To G‑d, the Blessed One (Who lets Himself be drawn close to His world) they chant pleasant melodies. For the King, the living and eternal G‑d, they utter hymns and sing praises (What concepts are expressed in these songs and hymns?). For He alone exists (G‑d’s existence is a uniquely true existence: His existence is not dependent on any outside source, but rather stems from His essential being. The worlds are manifestations of G‑d, existing “within” G‑d, and forever dependent on Him. They have no existence of their own.) He is exalted and holy (on the one hand G‑d is supremely above the world, above creation, but at the same time it is He alone)

Who performs mighty deeds (within the world). He makes new things He is the master of battle. He sows righteousness. He makes salvation grow.

While the melody still sings within me, I reflect on these words. What do the terms “sow” and “make grow” mean in connection with charity and salvation?

Chabad Chassidism explains that the phrase “to make salvation grow” refers to Divine help that emerges in the wake of a seemingly negative event. Though, at the time, we may view the event as negative, it is, in actually, only an intermediate, transitory phase, a “passing through” period which is a necessary preparation for a more favorable end.

It is beyond our power to see this process as it is planned by G‑d. At best we can understand it in retrospect.

I once heard an amusing parable (which is perhaps not entirely accurate) which, although told from a scientific point of view, clearly illustrates this concept of “making grow” (causing growth). We included this “Parable of the Worm” in Baderech:

Once there was a worm. True to his nature, he dug a way through the soil in search of food for himself and his family. And Father worm was lucky. He found a beautiful, perfect potato. Quickly (or as quickly as a worm can go) he returned home and told his wife and children of the precious treasure he had found. But alas his emotions overcame him. The excitement and the exertion were too much for him, and he died.

Now his son began to search for the potato, for he was now the legal heir to it. He crawled along and found it, but was greatly disappointed when he saw that the potato had decayed. “Was Father mistaken?” he wondered. When he returned home he related the sad news, but those words were the last he ever uttered. He too died — of the exertion and the disappointment.

A worm of the third generation then crawled out to see it and found the potato in an even worse condition than the one his father had seen. It had become entirely waxy. And so the story of the potato became a family tragedy passed on from one generation to the next.

And then, after generations of worms, a bounty of new potato plants had sprouted forth from this single, rotten potato. This process of growth, which the worms could not see, was well-known by the farmer who had planted the original potato so many worm-generations ago.


Is it a coincidence that Boruch is sitting here with me while I meditate about the meaning of He sows righteousness, He makes salvation grow”? For, there is a connection between Boruch and this idea of redemptive growth. Boruch was named after a little brother of mine, who was born in Westerbork, the transit camp (“transit-lager”) to which Dutch Jews were brought on the way to the concentration camps. He lived only a few weeks, and then he died. Yet even his short life may give us an insight into G‑d’s plan of “growth” of salvation.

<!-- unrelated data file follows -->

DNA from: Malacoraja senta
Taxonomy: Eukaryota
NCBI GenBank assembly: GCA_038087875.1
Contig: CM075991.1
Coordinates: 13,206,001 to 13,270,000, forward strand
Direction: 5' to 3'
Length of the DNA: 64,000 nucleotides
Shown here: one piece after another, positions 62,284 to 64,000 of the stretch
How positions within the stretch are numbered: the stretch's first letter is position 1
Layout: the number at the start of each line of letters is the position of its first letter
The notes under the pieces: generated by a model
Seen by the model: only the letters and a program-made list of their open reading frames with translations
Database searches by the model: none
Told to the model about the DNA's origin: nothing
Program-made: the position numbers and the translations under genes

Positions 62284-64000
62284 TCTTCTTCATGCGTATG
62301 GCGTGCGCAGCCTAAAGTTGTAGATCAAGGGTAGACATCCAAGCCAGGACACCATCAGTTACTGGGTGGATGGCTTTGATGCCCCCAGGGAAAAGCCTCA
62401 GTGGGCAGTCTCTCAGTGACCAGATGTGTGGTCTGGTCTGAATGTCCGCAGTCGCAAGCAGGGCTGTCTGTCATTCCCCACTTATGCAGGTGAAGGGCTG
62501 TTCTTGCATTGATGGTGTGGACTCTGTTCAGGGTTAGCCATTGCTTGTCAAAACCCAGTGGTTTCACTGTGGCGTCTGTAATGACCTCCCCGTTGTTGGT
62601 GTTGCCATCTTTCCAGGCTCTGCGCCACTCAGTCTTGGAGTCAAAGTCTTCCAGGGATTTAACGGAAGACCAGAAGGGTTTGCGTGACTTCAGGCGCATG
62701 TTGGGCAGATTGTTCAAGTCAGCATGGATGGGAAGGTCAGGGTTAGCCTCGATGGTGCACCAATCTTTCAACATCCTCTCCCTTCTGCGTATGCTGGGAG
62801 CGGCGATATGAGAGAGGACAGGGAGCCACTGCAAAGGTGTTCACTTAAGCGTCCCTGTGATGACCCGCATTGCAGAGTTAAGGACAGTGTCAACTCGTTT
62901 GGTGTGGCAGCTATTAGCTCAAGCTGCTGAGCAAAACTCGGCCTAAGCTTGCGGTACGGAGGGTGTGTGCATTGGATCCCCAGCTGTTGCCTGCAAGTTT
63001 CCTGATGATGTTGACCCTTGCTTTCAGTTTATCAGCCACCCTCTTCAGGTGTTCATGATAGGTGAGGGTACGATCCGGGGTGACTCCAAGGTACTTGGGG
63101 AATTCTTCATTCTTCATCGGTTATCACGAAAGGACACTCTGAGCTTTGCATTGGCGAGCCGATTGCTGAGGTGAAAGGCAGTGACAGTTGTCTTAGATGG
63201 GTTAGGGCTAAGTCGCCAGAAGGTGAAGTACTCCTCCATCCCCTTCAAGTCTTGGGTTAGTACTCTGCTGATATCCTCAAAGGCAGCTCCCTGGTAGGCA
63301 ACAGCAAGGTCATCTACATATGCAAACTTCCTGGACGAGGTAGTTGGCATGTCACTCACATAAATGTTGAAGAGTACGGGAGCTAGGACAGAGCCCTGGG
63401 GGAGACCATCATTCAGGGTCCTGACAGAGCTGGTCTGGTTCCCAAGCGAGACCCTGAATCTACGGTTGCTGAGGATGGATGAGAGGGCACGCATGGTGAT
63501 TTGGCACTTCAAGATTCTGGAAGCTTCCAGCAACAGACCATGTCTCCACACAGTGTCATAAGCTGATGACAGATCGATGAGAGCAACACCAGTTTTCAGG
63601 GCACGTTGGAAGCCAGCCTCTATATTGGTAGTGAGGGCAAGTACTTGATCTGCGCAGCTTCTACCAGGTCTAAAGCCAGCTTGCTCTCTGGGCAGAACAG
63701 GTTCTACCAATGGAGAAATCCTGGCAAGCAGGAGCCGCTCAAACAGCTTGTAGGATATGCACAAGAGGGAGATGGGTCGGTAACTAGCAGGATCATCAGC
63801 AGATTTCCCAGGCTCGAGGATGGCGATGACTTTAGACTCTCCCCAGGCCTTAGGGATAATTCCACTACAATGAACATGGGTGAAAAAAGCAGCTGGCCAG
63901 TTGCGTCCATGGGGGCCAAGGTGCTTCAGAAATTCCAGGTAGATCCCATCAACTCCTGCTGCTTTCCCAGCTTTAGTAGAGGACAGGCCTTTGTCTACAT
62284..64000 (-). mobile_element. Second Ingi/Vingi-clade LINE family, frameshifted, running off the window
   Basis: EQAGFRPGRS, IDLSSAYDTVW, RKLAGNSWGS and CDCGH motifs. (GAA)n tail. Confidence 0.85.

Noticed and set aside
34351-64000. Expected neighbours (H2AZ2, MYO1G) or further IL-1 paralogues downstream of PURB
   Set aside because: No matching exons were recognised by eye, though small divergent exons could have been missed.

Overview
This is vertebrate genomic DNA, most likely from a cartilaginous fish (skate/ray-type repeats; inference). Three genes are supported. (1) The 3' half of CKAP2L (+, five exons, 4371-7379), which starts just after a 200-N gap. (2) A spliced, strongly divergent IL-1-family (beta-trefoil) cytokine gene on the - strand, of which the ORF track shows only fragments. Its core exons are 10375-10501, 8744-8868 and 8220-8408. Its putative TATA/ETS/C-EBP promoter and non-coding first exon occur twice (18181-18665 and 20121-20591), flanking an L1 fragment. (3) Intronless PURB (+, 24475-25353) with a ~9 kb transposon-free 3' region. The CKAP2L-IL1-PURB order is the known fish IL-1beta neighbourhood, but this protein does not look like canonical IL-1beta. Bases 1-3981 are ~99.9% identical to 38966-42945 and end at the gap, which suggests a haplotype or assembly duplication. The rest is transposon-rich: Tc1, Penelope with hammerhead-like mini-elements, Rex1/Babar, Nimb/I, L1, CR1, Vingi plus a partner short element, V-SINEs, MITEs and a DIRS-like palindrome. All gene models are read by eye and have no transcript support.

As I mentioned, my mother of blessed memory gave birth to a child in Westerbork, and my parents called him Boruch Nehemia. Boruch Nehemia lived less than one month. Why? Why was he not allowed to live longer? And if he was not to live longer, why did G‑d put him in this world at all?

I think that the following may be an answer:

The commanders of the Westerbork transit-camp were so “humane” as to postpone the deportation of the mother of a newborn child for a certain period. Instead, the commanders would assign the mother of a newborn to a later transport, together with her husband and other children; and this is what happened in our case as well. Now, from the transport which was to have taken us “to the east,” nobody ever returned. Eventually we were deported to Bergen-Belsen concentration camp. My mother died there, but my father and the four children returned from that hell alive.

Thanks to the birth of Boruch Nehemia?

My mother breast-fed her newborn baby; and then, after her son passed away, she breast-fed other children, whose own mothers could not provide milk. Thus, my mother saved the lives of a number of children.

Thanks to the birth of Boruch Nehemia?

From this point of view, my father, his children, and other children owe their lives to Boruch Nehemia. And so will the children of these children, and their grandchildren, until the last of the generations. Was my little brother’s short life, thus, not very meaningful?

The Ba’al Shem Tov said that sometimes a soul descends to this world and remains here seventy or eighty years merely to do a single good deed for another person. How much good Boruch Nehemia produced in his lifetime of less than one month!

I am convinced that my little brother’s life was very meaningful. I am no less convinced that the reasoning described above can also apply to the stories of other children who died at an early age, even if the intricacy of G‑d’s ultimate plan remains hidden.


Thus it was that on this Friday morning that I sang the words zorei’a tzedakot matsmi-ah yeshu’ot — He makes salvation grow. while our dear Boruch, the child named after Boruch Nehemia, sat next to me.

That same Friday, our little Boruch was hit by a car. He died in the hospital, barely three years old.

Shema, that is Israel...